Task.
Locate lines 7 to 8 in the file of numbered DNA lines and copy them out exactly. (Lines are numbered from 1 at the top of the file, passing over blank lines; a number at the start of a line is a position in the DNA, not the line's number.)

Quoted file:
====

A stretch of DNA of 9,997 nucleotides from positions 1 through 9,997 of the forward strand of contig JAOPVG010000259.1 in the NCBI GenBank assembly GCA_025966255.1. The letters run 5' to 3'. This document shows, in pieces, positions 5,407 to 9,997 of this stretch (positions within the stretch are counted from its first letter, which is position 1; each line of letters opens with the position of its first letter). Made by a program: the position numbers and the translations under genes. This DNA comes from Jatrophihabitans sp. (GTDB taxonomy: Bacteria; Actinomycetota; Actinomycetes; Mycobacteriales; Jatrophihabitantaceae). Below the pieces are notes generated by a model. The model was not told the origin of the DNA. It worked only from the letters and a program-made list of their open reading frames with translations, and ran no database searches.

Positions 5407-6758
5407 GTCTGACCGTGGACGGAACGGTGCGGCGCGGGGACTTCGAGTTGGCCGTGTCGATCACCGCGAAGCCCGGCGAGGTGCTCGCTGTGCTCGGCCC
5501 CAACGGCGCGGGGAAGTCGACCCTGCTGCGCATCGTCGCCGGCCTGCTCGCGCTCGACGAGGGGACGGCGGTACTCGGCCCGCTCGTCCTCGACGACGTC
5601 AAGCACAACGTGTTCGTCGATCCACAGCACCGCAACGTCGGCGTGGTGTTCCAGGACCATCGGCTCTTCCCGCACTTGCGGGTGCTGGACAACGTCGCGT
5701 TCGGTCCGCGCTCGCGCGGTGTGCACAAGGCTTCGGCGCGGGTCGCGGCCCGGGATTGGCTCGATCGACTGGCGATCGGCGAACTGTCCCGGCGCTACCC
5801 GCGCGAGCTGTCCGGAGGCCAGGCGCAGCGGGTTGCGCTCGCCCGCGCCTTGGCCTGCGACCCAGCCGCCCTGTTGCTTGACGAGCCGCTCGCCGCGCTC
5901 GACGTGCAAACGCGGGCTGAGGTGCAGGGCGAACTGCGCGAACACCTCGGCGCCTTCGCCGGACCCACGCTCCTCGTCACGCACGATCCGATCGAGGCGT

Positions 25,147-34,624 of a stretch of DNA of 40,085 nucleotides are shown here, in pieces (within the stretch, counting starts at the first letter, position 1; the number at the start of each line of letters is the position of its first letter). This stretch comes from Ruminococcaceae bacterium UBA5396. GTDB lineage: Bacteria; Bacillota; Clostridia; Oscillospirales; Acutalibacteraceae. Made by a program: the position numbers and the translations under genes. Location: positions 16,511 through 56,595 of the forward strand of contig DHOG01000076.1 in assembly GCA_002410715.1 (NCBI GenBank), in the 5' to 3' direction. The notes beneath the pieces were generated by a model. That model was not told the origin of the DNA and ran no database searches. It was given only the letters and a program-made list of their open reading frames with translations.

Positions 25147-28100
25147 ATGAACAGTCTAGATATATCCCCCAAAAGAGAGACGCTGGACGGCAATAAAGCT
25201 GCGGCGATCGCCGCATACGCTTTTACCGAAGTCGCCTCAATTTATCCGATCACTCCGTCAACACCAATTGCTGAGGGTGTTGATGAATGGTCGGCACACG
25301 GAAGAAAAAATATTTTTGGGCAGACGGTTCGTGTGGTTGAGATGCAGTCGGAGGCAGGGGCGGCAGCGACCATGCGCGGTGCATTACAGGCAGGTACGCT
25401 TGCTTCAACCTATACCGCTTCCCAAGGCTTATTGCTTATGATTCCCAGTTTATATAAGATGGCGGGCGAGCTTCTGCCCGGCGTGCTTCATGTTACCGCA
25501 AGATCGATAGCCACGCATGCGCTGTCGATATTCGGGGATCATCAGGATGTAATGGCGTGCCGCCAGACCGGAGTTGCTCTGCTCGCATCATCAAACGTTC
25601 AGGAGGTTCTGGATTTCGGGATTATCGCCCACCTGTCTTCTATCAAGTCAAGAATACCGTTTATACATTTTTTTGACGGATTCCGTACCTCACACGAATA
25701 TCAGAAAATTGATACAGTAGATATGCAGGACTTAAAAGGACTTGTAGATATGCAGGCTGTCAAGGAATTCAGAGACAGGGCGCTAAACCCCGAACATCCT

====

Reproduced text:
5801 GCGCGAGCTGTCCGGAGGCCAGGCGCAGCGGGTTGCGCTCGCCCGCGCCTTGGCCTGCGACCCAGCCGCCCTGTTGCTTGACGAGCCGCTCGCCGCGCTC
5901 GACGTGCAAACGCGGGCTGAGGTGCAGGGCGAACTGCGCGAACACCTCGGCGCCTTCGCCGGACCCACGCTCCTCGTCACGCACGATCCGATCGAGGCGT